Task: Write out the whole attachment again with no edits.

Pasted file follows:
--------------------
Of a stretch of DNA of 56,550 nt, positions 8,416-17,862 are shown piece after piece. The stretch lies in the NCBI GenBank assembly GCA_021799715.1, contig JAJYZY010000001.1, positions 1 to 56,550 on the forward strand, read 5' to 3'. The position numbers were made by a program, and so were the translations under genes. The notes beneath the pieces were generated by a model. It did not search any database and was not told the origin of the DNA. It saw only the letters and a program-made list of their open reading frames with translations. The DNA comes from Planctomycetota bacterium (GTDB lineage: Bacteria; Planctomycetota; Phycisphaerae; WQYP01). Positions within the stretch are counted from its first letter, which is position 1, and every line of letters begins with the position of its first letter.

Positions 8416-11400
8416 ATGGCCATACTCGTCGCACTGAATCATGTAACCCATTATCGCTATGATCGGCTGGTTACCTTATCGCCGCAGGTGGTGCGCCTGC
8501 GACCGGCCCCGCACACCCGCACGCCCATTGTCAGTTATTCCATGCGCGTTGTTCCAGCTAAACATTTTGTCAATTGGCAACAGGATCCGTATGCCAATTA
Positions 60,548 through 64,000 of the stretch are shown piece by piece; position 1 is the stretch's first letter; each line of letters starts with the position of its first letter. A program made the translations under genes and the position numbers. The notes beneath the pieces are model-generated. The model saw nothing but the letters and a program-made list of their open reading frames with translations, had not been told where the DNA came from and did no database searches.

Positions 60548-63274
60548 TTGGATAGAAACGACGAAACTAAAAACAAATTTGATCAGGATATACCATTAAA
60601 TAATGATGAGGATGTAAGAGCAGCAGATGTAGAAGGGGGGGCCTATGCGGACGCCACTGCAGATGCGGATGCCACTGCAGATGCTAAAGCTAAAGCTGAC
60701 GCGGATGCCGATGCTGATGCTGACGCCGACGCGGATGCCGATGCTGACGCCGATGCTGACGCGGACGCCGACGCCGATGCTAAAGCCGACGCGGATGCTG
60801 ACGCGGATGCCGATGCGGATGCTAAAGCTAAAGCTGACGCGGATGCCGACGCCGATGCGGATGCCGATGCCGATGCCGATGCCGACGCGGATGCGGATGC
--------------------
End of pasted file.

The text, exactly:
Of a stretch of DNA of 56,550 nt, positions 8,416-17,862 are shown piece after piece. The stretch lies in the NCBI GenBank assembly GCA_021799715.1, contig JAJYZY010000001.1, positions 1 to 56,550 on the forward strand, read 5' to 3'. The position numbers were made by a program, and so were the translations under genes. The notes beneath the pieces were generated by a model. It did not search any database and was not told the origin of the DNA. It saw only the letters and a program-made list of their open reading frames with translations. The DNA comes from Planctomycetota bacterium (GTDB lineage: Bacteria; Planctomycetota; Phycisphaerae; WQYP01). Positions within the stretch are counted from its first letter, which is position 1, and every line of letters begins with the position of its first letter.

Positions 8416-11400
8416 ATGGCCATACTCGTCGCACTGAATCATGTAACCCATTATCGCTATGATCGGCTGGTTACCTTATCGCCGCAGGTGGTGCGCCTGC
8501 GACCGGCCCCGCACACCCGCACGCCCATTGTCAGTTATTCCATGCGCGTTGTTCCAGCTAAACATTTTGTCAATTGGCAACAGGATCCGTATGCCAATTA
Positions 60,548 through 64,000 of the stretch are shown piece by piece; position 1 is the stretch's first letter; each line of letters starts with the position of its first letter. A program made the translations under genes and the position numbers. The notes beneath the pieces are model-generated. The model saw nothing but the letters and a program-made list of their open reading frames with translations, had not been told where the DNA came from and did no database searches.

Positions 60548-63274
60548 TTGGATAGAAACGACGAAACTAAAAACAAATTTGATCAGGATATACCATTAAA
60601 TAATGATGAGGATGTAAGAGCAGCAGATGTAGAAGGGGGGGCCTATGCGGACGCCACTGCAGATGCGGATGCCACTGCAGATGCTAAAGCTAAAGCTGAC
60701 GCGGATGCCGATGCTGATGCTGACGCCGACGCGGATGCCGATGCTGACGCCGATGCTGACGCGGACGCCGACGCCGATGCTAAAGCCGACGCGGATGCTG
60801 ACGCGGATGCCGATGCGGATGCTAAAGCTAAAGCTGACGCGGATGCCGACGCCGATGCGGATGCCGATGCCGATGCCGATGCCGACGCGGATGCGGATGC